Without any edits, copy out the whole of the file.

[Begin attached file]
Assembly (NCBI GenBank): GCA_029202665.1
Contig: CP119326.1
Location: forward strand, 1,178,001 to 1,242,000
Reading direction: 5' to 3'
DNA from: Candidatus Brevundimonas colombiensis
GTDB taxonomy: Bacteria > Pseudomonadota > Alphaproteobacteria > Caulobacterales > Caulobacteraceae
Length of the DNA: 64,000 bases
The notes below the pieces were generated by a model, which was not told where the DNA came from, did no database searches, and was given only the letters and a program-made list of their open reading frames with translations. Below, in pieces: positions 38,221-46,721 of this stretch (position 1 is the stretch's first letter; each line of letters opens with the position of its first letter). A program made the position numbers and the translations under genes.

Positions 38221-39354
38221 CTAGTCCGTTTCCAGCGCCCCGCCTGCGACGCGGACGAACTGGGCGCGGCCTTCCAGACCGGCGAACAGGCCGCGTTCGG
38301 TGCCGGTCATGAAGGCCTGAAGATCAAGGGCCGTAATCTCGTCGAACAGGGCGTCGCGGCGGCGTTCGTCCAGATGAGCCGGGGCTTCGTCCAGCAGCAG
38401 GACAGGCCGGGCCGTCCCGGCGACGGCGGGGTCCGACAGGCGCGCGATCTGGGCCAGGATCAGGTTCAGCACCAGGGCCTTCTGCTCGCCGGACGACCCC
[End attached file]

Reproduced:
Assembly (NCBI GenBank): GCA_029202665.1
Contig: CP119326.1
Location: forward strand, 1,178,001 to 1,242,000
Reading direction: 5' to 3'
DNA from: Candidatus Brevundimonas colombiensis
GTDB taxonomy: Bacteria > Pseudomonadota > Alphaproteobacteria > Caulobacterales > Caulobacteraceae
Length of the DNA: 64,000 bases
The notes below the pieces were generated by a model, which was not told where the DNA came from, did no database searches, and was given only the letters and a program-made list of their open reading frames with translations. Below, in pieces: positions 38,221-46,721 of this stretch (position 1 is the stretch's first letter; each line of letters opens with the position of its first letter). A program made the position numbers and the translations under genes.

Positions 38221-39354
38221 CTAGTCCGTTTCCAGCGCCCCGCCTGCGACGCGGACGAACTGGGCGCGGCCTTCCAGACCGGCGAACAGGCCGCGTTCGG
38301 TGCCGGTCATGAAGGCCTGAAGATCAAGGGCCGTAATCTCGTCGAACAGGGCGTCGCGGCGGCGTTCGTCCAGATGAGCCGGGGCTTCGTCCAGCAGCAG
38401 GACAGGCCGGGCCGTCCCGGCGACGGCGGGGTCCGACAGGCGCGCGATCTGGGCCAGGATCAGGTTCAGCACCAGGGCCTTCTGCTCGCCGGACGACCCC